] Around Columbia: 2012

Thursday, October 18, 2012

Greenbriar Extension to the Columbia Trail Network

The trail system here in Columbia, for walking and bicycling,  is incredible and getting better.

The Katy Trail runs a little over 264 miles across Missouri from Clinton in the west to Machens Missouri in the East.  Columbia's own MKT trail connects to the Katy trail, and the MU Recreation Trail connects to that.  Various neighbourhood extensions, official and otherwise, are either a reality or in the planning stages.  The latest is the Greenbrier Extension which will connect the south west section section of Columbia to the MU Recreation trail.  More specifically, it will connect to the Hinkson Creek Trail section of the MU Recreation Trail.  Sounds confusing?  It is.  The trail system is complex until you get to know it which I am in the process of doing.  For me personally it is a great news since that the trailhead will now be extended to exactly 1.2 miles from my house. I have already measured it.

The pictures are basically in chronological order walking in from Epple Field onto the Hinkson Creek Trail.

Below you can see the entry of the new trail extension to the left of the already existing trail.  Just beyond the gravel pile.

The last hundred yards includes a pretty steep switchback.  This is where construction was underway when I visited.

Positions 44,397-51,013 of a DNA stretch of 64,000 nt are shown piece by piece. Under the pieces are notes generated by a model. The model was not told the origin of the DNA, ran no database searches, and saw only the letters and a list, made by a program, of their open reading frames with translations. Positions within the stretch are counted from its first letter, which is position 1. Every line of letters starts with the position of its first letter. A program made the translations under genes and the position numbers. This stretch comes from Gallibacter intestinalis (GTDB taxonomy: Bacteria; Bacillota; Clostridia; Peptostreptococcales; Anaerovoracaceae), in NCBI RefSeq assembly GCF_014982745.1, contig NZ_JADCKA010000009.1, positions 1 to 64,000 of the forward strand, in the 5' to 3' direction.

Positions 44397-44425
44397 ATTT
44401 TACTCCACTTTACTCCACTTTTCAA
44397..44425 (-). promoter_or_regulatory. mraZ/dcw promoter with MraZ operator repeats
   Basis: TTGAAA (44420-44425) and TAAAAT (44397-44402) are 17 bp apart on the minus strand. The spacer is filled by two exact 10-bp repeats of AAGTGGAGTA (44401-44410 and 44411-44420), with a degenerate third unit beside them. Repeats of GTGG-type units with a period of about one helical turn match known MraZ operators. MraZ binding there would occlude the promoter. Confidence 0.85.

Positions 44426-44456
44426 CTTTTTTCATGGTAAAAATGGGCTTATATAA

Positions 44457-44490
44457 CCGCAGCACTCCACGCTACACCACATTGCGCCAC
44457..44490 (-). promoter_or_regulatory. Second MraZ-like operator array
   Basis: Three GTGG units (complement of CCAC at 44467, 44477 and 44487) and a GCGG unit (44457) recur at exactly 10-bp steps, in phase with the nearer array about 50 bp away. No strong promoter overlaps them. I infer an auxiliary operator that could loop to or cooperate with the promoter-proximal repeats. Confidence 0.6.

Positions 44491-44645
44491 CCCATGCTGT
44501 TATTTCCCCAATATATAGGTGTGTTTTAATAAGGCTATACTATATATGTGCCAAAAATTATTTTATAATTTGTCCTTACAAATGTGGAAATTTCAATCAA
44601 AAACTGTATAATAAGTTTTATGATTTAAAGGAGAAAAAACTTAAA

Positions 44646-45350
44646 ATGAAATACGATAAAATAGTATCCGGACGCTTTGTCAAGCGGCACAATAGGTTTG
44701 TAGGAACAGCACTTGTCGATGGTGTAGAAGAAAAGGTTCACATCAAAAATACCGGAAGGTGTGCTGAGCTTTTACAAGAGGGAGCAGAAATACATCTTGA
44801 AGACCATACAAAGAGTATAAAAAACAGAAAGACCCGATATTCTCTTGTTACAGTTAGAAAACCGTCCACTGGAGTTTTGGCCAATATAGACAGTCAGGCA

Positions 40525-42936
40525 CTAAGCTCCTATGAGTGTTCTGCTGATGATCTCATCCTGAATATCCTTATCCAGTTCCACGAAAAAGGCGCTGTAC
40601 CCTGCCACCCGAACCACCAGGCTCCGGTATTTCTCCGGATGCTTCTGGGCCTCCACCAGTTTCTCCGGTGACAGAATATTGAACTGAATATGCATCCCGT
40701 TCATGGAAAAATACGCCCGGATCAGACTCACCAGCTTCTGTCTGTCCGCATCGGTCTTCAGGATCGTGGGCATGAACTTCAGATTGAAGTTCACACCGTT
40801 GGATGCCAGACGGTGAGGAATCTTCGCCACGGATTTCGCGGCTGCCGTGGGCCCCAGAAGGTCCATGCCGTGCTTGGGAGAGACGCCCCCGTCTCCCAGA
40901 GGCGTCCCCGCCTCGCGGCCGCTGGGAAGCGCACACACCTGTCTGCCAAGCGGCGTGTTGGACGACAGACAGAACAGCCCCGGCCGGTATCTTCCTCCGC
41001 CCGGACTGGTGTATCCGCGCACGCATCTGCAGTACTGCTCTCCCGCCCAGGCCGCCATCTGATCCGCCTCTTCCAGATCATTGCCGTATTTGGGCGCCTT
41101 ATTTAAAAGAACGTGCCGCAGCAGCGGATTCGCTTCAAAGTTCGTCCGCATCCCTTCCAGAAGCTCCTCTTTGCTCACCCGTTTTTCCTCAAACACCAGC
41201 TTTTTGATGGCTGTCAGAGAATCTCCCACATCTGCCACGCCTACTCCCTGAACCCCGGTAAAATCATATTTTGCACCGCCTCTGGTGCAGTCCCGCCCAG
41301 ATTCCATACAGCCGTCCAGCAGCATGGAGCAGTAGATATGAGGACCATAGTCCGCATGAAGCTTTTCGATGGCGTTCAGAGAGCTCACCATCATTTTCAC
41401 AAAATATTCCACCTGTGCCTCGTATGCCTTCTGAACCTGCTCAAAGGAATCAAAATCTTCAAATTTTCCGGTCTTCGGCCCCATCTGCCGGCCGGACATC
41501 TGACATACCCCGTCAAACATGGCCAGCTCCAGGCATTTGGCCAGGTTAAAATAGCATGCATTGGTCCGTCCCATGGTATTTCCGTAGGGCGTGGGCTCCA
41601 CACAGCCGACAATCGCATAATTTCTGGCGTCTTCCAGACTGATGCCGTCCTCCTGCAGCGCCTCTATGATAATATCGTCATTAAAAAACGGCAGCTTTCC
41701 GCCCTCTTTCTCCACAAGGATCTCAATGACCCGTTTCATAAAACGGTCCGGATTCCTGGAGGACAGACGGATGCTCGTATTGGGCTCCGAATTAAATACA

The rest of the pictures are walking out.

Back on the Hinkson Creek Trail heading pack toward Epple Field where I parked. 
I stumbled on the Greenbriar extension just a day or so after construction had started.  It was a mere trail maybe not even fifty yards, cleared in the woods.  The following pictures show what it looks like now.  After taking these pictures I drove to the end of Greenbriar and was able to find the entrance so essentially the trail has been cut, and is now in the final stages. 

Wednesday, August 15, 2012

Jack's Gourmet Restaurant Turns 40

As part of a family celebration we revived an old family tradition of going to Jack's Gourmet Restaurant which has been part of the local landscape now for forty years.  The service and the food were excellent, and in my opinion among the top three here in Columbia. Our meal was three hours long as we enjoyed each others company, the food, and the ambiance.  The way it should be.  One of the dishes we were served was salmon, and I do not think that it could have been prepared any better.  Our waiter has been working there for 20 years, and his expertise was very apparent.  Jack's is not just about fancy dining, but also a lounge with a generous happy hour with good food, and drink, specials.

We arrived around six p.m.


Around Columbia, I think Jack's is one of those places you do not want to miss for great food and atmosphere.